Is Macbeth evil, weak or a captive of supernatural forces? Essay Sample
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Introduction of TOPIC
Is Macbeth evil, weak or a captive of supernatural forces? Analyse Shakespeare’s portrayal of Macbeth in Act 1, Scenes 2, 3 and 6, Act 2, Scenes 1 and 2, and Act 4, Scene 1.
In Act 1 Scene 2, Shakespeare’s Macbeth is described as a valiant and brave man whom “disdaines Fortune” with his sword that smokes with “bloody execution”. These words describe Macbeth as a fierce and courageous man who will kill anyone in his way to get the solution he wants. In the battlefield, Macbeth has “unseamed” a man “from the nave to th’ chaps” meaning cutting a man from the naval to the jaws. This shows him as a ferocious, maybe uncontrollable character and may hint at what acts he is capable of later in the play.
Earlier in the play, in Act 1 Scene 1, the witches use antithesis to create a mood of good and evil, such as “battle’s lost and won”, and words such as thunder and lightening create an image of chaos and disorder. Act 1 Scene 3 contains dramatic irony; Macbeth echoes the witches’ chant upon his entrance, “So fair and foul a day I have not seen”. The audience knows more than Macbeth who has no idea of the deep significance of his words. An evil atmosphere is created by the witches’ words that are full of spite and malice, “the rump-fed ronyon cries” and “I’ll drain him dry as hay”. The witches predict Macbeth will become Thane of Cawdor and King of Scotland.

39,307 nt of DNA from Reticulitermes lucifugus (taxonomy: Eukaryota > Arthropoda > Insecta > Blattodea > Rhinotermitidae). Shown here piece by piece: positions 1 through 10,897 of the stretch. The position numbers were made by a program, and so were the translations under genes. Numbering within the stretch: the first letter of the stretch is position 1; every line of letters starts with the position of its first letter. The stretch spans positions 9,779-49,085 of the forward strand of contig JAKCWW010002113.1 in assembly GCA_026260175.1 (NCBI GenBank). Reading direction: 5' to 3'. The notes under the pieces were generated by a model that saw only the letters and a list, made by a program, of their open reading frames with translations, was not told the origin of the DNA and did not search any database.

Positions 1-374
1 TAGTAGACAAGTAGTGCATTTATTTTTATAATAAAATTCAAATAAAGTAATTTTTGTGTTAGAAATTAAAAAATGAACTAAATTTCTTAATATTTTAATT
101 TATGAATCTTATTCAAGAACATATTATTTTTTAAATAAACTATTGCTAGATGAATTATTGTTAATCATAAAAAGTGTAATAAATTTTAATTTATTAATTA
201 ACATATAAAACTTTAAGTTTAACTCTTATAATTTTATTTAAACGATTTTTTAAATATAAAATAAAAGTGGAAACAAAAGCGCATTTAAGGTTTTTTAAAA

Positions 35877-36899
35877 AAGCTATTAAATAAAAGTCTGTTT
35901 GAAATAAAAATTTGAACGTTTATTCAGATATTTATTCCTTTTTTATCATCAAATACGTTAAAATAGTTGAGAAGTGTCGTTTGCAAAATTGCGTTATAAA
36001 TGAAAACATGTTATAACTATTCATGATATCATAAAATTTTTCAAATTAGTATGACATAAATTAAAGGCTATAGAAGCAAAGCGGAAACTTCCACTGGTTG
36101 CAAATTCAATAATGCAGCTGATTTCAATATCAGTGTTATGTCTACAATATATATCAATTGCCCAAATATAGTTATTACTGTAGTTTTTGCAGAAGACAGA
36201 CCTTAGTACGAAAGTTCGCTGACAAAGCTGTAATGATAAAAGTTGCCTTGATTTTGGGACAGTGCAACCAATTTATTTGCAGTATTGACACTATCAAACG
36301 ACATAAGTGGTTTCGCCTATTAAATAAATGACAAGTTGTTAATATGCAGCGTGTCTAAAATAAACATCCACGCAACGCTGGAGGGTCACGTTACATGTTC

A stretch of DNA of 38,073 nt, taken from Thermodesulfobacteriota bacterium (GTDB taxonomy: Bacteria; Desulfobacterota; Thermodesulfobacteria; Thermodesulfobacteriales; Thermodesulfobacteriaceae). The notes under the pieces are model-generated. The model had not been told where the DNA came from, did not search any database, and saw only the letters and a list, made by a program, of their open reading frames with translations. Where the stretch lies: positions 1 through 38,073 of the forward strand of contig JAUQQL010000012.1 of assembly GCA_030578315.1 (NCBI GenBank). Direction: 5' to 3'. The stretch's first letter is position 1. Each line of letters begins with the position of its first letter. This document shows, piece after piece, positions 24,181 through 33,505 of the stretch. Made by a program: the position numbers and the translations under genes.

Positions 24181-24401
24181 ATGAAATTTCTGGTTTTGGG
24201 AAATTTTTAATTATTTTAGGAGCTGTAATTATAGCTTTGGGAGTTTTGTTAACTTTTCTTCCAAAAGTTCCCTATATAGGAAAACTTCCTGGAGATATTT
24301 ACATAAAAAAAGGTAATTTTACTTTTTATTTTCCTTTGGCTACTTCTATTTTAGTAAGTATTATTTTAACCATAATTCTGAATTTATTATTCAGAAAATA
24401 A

Banquo seems worried by this, “Good sir, why do you start and seem to fear things which do sound so fair?” He also says Macbeth “seems rapt withal” which means spellbound and might be another hint at the supernatural forces acting within him. Banquo does not fear or want to know more of the witches, “Speak then to me, who neither beg nor fear your favours nor your hate”. As opposed to Macbeth who is not curious, “Would they had stayed”. When the witches vanish, Banquo questions their sanity, “Or have we eaten on the insane root?” Macbeth is told by Ross that he has been made Thane of Cawdor, then in an aside, “The greatest is behind”, this is a sign of his ambition; he is very driven and determined.
He is already Thane of Glamis and Thane of Cawdor, now that those titles are behind him, he can concentrate on becoming King of Scotland. Macbeth’s soliloquy is filled with nightmarish images of the murder of Duncan. Banquo explains Macbeth’s preoccupation by using imagery of clothes, “Like our strange garments, cleave not to their mould, but with the aid of use.” This underlines the theme of deception and appearances. At the end of the scene, Macbeth emphasises that they are “friends”. This appears unnecessary and therefore insincere.
Then in Act 1 Scene 7, Macbeth’s soliloquy is full of euphemisms for killing Duncan. He refers
By saying that, I think Macbeth is trying to get his wife’s full support. Macbeth’s next line “If we should fail?” suggests that Macbeth is still full of doubt and is being influenced by his wife. Macbeth thinks he can effectively conceal his intentions, “Away, and mock the time with the fairest show, false face must hide what the false heart doth know.” Macbeth also says he will “bend up each corporal agent to this terrible feat”, meaning he will get every part of himself ready for the murder. This also suggests that Macbeth is fully in command of his reason; his heart is false.